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Discussion in 'The Stomp Box' started by Switchy, Jan 29, 2020.
The classic DS-1 definitely likes some amps much more than others!
I'm not much of a gear head, and I play clean 99% of the time, so a grain of salt is in order, but a friend of mine gifted me a DS1 and through my hybrid amps (SCX2 and Vox AV60) it's kind of thin and prickly. Through my cheapo Monoprice 15 it's sooper creamy and thick and beautiful.
OP did not mention if the DS1 in question is made in Japan, Taiwan or a newer surface mount version. If Japan, please don’t modify it. What don’t you like? What do you want? More bass? Less fizz? More mids?
A MIT DS1 is often run with the tone control set at 9 o’clock to 10:30.
The easiest pedal mod is to change the battery from an alkaline to a carbon zinc type. See if you like the tone difference. That’s easy, quick and cheap and does make a sonic difference.
I've been on this forum for a long time. Seen a lot of "appreciation" threads, but this is the first "haters" one. Hate is a pretty powerful word, even extreme for the wonderful world of pedals. But, to each his own.
Every dirt pedal has it's own personality. If you don't like that personality, you can mod it if possible or just move on to a thousand other choices. The stock DS-1 is bright, but that's what the tone knob is for. Turn it down.
Interesting that the Maxon SD9 almost requires that it's tone knob be all the way down to be playable, but I've never seen a "hate" thread about it. Steve Morse seems to like it just fine.
So chill - it's only a $50 dirt box. Meanwhile, Roland/Boss has been thanking us all the way to the bank since 1978.
vol all the way up--tone to suit & gain off or barely on...in front of Marshall jtm45-plexi-800 is the stuff
Can't say I'm a hater, but I haven't been in love with my DS-1; for the price it's great- I think I picked it up for under $40 on sale at GC back in the day. I've had it for at least 15 years and it's spent time on the pedalboard of just about every guitarist I know. After this thread popped up yesterday I found an old PG article written by the great Brian Wampler with some DS-1 mods, one of which is supposed to produce JCM-like tones. I am gonna try it.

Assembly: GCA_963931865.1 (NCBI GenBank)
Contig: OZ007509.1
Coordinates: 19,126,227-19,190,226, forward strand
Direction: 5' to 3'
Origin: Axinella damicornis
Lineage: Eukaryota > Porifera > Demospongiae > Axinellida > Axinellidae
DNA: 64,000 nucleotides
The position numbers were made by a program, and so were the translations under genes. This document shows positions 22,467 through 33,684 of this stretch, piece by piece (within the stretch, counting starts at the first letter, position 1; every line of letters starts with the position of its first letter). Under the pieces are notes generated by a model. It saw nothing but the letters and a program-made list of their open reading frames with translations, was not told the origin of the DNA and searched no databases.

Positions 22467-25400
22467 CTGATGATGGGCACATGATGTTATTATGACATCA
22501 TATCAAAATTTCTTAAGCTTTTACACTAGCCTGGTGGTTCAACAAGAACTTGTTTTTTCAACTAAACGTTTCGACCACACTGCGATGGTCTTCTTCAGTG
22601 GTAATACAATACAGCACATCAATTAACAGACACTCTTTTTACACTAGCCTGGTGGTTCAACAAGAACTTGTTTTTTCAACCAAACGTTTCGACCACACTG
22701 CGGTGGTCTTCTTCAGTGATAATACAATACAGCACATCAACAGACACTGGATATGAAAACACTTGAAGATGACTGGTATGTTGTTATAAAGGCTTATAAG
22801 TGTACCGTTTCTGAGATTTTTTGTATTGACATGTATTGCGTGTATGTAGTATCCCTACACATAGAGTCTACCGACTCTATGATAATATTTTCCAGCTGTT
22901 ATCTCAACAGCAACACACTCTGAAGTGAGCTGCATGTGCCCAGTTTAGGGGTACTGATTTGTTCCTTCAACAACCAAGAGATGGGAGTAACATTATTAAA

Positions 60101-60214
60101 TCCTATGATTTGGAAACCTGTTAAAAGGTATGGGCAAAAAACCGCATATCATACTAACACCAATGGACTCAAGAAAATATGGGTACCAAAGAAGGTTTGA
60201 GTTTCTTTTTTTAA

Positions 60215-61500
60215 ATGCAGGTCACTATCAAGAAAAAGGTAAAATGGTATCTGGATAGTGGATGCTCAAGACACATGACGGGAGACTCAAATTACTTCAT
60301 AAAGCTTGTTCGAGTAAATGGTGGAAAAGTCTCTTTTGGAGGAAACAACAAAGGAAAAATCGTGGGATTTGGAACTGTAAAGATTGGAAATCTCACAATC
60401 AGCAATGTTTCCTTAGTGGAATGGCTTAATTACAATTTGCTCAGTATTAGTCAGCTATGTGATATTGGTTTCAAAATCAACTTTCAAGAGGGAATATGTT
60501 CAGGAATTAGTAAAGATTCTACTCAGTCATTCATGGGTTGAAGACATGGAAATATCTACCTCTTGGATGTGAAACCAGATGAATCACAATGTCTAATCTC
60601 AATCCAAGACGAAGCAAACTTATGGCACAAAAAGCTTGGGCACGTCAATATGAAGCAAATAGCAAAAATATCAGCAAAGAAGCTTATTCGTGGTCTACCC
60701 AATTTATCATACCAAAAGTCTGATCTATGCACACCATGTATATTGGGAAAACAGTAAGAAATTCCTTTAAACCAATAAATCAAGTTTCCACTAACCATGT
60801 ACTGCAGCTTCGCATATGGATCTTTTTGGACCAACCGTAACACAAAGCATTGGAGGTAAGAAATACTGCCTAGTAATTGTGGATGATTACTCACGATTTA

On a side note, anyone remember the Boss ST-2, the 'Power Stack'? I always wondered if this pedal was just a modded and rebranded DS-1...
Had a DS1 laying around and I just couldn’t get into it. Did a killer mod though now it’s an awesome distortion.
totally gutted it, built a Rat into the case. Totally kills now
I'm not the OP, but mine was made in Taiwan.
It's very harsh or brittle. Lots of attack.
No battery, plugged in using a Boss power supply.
Where do you set the controls?
Can you try it with just a carbon zinc battery? You cold install one and swap between the power supply and battery by unplugging the power cable from the pedal. Do you hear a difference?
The old MIJ DS-1s and the MIT DS-1s are not really the same animal, IMO.
If someone does have an old MIJ and doesn't like how it sounds, they should probably sell it (and get good money for it), and try another distortion pedal instead.
Why the MIJ and MIT DS-1s sound different:
When the DS-1 was first offered, it was a different era of mass-produced audio electronics. Back in the late 70's, "general purpose" op amps didn't have the bandwidth and performance that they now have. In hindsight, these op amps are actually optimal for electric guitar purposes, especially for effects purposefully intended to distort or otherwise alter the guitar signal. The specific op amps in these MIJ late 70's DS-1s with their inferior (by today's standards) specs actually amplify with more pleasing sound. Eventually, when DS-1 production switched to the MIT models, things had changed regarding op amps and performance, and the availability and cost of op amps. So the MIT DS-1 actually ended up with a much more hi-fi op amp. There's a gain stage prior to the op amp that's driven into clipping, and when you pass on the entire (full bandwidth) clipped signal, you're also amplifying a lot more ugly harmonics and such.